A new study linking animal protein-rich diets to increased mortality in middle age adds fuel to the controversy over how much protein — and from what sources — is ideal for health. One thing that seems pretty clear: It doesn't hurt to go heavy on the greens. iStockphoto hide caption

itoggle caption iStockphoto

Euclid Market, a corner store in East Los Angeles, recently got a makeover to promote healthier eating. It not only sells more fruits and vegetables, but also offers cooking classes and nutrition education. Courtesy of Margaret Molloy/UCLA Fielding School of Public Health hide caption

itoggle caption Courtesy of Margaret Molloy/UCLA Fielding School of Public Health

Lunch at the West Salem School District in Wisconsin. Michelle Kloser/ for NPR hide caption

itoggle caption Michelle Kloser/ for NPR

Some of this season's Comice pear harvest is rotting in Pacific Northwest orchards because there aren't enough workers to pick it. Deena Prichep/for NPR hide caption

itoggle caption Deena Prichep/for NPR

A salad of sunflower sprouts, grapefruit, and avocado waits to be served and eaten at a party in Washington, D.C. Brendan Hoffman/Getty Images for Girl Behind The Camera hide caption

itoggle caption Brendan Hoffman/Getty Images for Girl Behind The Camera

The Cotton Candy grape looks and smells like a regular green grape. But the taste will evoke memories of the circus. Courtesy of Spencer Gray hide caption

itoggle caption Courtesy of Spencer Gray

The label for the berry blend recalled in June because of pomegranates linked to a hepatitis A outbreak. Food and Drug Administration hide caption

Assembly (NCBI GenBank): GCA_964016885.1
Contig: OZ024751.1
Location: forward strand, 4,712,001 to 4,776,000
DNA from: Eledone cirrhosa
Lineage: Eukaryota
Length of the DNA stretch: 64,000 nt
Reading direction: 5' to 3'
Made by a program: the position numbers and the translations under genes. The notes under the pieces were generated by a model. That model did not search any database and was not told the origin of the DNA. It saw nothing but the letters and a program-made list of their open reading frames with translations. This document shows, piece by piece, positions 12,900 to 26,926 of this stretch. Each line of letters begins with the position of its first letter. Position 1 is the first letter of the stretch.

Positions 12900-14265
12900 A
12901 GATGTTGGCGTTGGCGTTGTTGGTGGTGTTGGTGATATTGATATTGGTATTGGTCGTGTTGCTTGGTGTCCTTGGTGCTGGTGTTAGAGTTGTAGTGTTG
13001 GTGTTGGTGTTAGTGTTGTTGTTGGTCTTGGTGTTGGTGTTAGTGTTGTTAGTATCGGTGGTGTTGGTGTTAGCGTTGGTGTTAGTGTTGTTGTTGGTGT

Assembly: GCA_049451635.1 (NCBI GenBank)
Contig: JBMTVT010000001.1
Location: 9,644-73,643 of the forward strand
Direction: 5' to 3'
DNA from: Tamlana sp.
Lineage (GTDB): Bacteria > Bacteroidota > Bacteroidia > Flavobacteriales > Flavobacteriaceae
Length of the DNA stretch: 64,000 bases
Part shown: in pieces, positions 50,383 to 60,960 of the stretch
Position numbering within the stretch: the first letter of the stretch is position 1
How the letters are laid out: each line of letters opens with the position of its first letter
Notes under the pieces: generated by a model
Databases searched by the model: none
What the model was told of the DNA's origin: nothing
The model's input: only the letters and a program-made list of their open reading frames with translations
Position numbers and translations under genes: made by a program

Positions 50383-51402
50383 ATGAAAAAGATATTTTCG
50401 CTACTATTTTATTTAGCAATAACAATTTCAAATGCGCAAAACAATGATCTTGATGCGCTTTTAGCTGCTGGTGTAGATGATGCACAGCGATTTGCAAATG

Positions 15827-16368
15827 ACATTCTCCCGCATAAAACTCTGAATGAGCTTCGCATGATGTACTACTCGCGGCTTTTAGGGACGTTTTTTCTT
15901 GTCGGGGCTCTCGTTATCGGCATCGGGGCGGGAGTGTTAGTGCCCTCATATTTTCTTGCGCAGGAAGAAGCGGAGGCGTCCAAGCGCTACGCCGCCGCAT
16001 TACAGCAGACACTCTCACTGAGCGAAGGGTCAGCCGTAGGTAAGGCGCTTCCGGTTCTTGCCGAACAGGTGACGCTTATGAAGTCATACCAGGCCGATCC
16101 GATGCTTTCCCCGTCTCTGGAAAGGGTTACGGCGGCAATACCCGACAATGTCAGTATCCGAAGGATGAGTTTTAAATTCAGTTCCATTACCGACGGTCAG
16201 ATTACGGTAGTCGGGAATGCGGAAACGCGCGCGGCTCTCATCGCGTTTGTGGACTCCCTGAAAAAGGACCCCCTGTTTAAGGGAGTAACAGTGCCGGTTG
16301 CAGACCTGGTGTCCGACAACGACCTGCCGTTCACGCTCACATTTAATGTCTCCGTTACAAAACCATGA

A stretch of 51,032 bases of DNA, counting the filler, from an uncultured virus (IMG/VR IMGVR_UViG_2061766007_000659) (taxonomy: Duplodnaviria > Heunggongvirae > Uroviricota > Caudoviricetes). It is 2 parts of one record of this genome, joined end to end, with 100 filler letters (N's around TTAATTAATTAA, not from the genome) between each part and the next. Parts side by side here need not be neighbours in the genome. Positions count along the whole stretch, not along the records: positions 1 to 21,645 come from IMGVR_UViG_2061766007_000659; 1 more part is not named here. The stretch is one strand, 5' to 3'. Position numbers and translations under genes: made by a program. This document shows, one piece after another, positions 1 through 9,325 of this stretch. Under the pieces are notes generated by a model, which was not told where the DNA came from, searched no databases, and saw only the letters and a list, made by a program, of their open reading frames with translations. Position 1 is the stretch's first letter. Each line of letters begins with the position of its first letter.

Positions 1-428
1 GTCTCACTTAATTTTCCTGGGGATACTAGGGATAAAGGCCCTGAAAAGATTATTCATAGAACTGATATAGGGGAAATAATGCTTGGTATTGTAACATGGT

itoggle caption Food and Drug Administration

For the sweetest, smoothest strawberry jam, author Kevin West suggests staying as far away as possible from what he calls "Pamela Anderson fruit": the big strawberries found in regular supermarkets. He prefers picking small, red berries from farm stands, instead. Kevin West/Knopf hide caption

itoggle caption Kevin West/Knopf

Researchers at Rice University conducted lab studies using light-dark cycles to try to coax more beneficial compounds out of fruits and vegetables. Heather Rousseau/NPR hide caption

itoggle caption Heather Rousseau/NPR

Left to their own devices, many seedless grapes would be puny and soft. But these Thompson seedless got pleasingly plump after a little girdling and hormone treatment. Daniel M.N. Turner/NPR hide caption

itoggle caption Daniel M.N. Turner/NPR

Customers line up for farmers market produce on a corner in Washington, D.C., where people eat more fruits and veggies than in many states. Dan Charles/NPR hide caption

itoggle caption Dan Charles/NPR